Young people share views on proposed cigarette tax

Straight Talk: Teens 'n' Twenties
By: Lauren Forcella
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Dear Straight Talk: I’m following the ballot proposition to add a $1 tax to a pack of cigarettes purchased in California. The tax will be used for researching tobacco-related cancers and illnesses. There are claims that the increase will reduce the number of young people who light up. If it helps curb new smokers I’m all for it, but a friend thinks it’s just another tax on the mostly poor and uneducated. Does your panel think this extra cost will be a deterrent for new smokers? ~ Curious about the youth perspective in Irvine

Gregg, 21, Los Angeles: Wrong. I used to smoke, and the biggest reason for stopping was the price. First I cut back as a way to continue, but the cost was still too much and I eventually quit completely.  

Justin, 25, Redding: I work at a gas station where hefty profits come from tobacco. Every time the price goes up, people groan and say they should quit, but never do. We are near the high school and young people are always starting up. I support the tax. Let smokers pay all the costs of smoking. But don’t start taxing Girl Scout cookies!

Taylor, 15, Santa Rosa: Anything to lower the smoking rate is a good thing! I wish smoking was banned like other drugs.

Colin, 18, Sacramento: The California Legislature can’t get traction balancing the budget when so much of its revenues (this measure’s included) are mandated as to how they can be spent. Smoking stinks, but Prop. 29 is no help to our budget and should be defeated.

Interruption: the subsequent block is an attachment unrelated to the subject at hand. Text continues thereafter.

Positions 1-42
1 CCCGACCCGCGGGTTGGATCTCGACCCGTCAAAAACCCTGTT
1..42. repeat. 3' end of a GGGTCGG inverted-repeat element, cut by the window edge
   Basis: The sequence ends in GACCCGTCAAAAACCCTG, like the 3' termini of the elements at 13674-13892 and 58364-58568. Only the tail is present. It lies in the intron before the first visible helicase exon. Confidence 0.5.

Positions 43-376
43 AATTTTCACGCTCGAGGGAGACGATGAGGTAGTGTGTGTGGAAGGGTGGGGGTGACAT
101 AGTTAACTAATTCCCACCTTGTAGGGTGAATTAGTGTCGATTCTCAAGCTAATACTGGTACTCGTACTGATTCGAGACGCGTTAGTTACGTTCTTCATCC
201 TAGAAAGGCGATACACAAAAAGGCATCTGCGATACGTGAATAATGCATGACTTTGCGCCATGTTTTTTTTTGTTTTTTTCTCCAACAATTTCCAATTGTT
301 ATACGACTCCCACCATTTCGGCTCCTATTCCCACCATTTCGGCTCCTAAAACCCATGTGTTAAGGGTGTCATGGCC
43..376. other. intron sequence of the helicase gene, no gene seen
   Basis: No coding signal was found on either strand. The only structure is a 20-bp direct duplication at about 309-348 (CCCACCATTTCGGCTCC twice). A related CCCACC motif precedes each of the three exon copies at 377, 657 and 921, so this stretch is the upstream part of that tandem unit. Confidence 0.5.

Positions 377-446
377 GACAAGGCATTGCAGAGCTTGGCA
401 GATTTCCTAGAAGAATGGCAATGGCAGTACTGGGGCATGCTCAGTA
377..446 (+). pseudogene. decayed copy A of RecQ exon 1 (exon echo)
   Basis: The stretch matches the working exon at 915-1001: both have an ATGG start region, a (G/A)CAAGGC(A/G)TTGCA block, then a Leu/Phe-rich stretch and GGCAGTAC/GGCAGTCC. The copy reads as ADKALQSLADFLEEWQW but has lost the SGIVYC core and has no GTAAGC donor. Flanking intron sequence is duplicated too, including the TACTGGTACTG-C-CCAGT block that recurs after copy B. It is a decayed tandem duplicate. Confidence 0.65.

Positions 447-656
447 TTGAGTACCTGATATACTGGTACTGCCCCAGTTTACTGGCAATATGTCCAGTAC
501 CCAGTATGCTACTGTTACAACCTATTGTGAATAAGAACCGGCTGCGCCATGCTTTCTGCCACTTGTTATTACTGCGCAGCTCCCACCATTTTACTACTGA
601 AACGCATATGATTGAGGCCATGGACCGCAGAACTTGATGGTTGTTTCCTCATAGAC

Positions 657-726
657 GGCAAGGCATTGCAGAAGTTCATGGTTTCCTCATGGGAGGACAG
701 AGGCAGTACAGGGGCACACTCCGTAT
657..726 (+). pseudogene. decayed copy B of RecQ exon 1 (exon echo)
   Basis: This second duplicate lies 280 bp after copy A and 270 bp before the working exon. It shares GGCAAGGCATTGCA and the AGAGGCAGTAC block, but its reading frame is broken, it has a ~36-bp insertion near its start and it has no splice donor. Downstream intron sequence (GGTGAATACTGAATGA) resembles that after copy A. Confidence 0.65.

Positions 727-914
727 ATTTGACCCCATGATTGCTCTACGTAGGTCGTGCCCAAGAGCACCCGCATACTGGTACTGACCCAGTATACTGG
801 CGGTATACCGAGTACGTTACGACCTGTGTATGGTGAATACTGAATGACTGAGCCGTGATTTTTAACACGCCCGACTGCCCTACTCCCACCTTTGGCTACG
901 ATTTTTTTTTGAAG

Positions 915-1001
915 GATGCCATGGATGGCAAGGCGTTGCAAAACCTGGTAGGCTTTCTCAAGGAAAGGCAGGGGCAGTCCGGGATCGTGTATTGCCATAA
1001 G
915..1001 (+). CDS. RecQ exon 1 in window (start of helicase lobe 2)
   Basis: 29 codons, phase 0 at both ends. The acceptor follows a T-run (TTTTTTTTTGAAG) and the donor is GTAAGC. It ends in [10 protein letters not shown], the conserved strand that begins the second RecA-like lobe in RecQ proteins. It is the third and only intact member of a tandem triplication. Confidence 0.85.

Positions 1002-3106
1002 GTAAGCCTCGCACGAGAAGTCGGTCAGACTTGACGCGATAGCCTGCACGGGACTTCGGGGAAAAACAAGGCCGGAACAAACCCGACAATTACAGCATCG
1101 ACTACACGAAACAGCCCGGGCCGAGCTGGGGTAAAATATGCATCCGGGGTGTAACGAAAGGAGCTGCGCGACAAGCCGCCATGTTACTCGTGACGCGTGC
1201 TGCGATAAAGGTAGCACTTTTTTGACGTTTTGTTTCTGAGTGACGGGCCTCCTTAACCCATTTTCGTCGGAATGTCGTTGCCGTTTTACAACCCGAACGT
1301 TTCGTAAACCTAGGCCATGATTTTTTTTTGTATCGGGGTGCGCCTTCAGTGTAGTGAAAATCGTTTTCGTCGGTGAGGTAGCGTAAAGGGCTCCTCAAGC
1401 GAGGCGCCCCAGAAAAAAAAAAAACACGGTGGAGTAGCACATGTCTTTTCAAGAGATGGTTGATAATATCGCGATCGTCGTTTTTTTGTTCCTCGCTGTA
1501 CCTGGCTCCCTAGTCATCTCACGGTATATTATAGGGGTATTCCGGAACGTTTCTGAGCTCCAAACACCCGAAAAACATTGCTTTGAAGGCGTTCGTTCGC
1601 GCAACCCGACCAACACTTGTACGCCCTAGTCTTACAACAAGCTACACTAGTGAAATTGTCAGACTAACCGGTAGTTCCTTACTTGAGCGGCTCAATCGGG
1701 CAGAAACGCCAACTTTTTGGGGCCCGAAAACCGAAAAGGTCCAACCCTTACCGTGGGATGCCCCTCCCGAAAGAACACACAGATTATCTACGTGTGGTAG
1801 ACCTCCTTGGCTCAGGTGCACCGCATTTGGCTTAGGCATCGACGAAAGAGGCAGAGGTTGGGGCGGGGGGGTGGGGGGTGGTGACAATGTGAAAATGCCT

Peter, 25, Monterey: Taxing an addictive substance with lots of users will definitely increase revenues. But a dollar-a-pack increase isn’t high enough to significantly deter users. So, yes, it ends up being a tax that mostly targets the poor.

Brandon, 20, Mapleton, Maine: Some young smokers will just switch to pot. Pot-smoking friends say an ounce of pot gives them more “puffs” per dollar than a pack of cigarettes. The cigarette tax is a “stupid” tax. It pays for the stupidity of smoking. 

Molly, 20, Berkeley: Cigarettes are already ridiculously expensive. But people don’t start smoking by going out and buying themselves a pack. They start with friends. By the time they start buying, they’re hooked, and their addiction doesn’t disappear because the price is higher. I think the tax will just penalize those who already struggle. How about taxing the tobacco companies instead? 

Katelyn, 17, Huntington Beach: Long-term smokers will still buy their tobacco, but the government isn’t the only one who thinks with its wallet – many teens do, too.

Dear Curious: Well, there you have it. A good range of controversy with over 70 percent of responding panelists supporting the tax. Right now, one in 12 teens smoke and one in three young adults smoke. Gauging from other states who raised their cigarette tax, the higher price should prevent 220,000 kids from getting addicted and motivate 100,000 adults to quit. That right there gets my vote. The tax will also support tobacco-cessation programs and efforts to stop underage sales. 

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More from Lauren Forcella 

Tobacco companies have coughed up a $47-million hairball to defeat this measure. That’s compared to only $4.7 million of hard-won cash from nonprofit supporters such as the American Cancer Society, Lance Armstrong Foundation and others. If the tobacco industry spending doesn’t testify to the fact that this measure will reduce smoking, I don’t know what will. 

Most of the negative sentiments toward the measure are a result of Big Tobacco’s propaganda. In 2006, when a similar increase was on the California ballot, I was influenced by opinion that cigarettes would become part of the black market drug trade on campus, thus exposing kids to harder drugs. I fell for this false (or, at best, inconsequential) claim, just like others fell for other inconsequential claims, and the bill failed. No more nonsense for me. Right here, several panelists speak to how the cost stimulates quitting or never starting. 

Smoking is the most preventable cause of disease, disability and death in the U.S., and almost every single smoker starts under age 25. California is lagging behind on smoking prevention with its current cigarette tax lower than 32 other states. This increase would bring us to No. 16 in the nation. We’re becoming a healthier society, and I’ll take a breath of fresh air to that.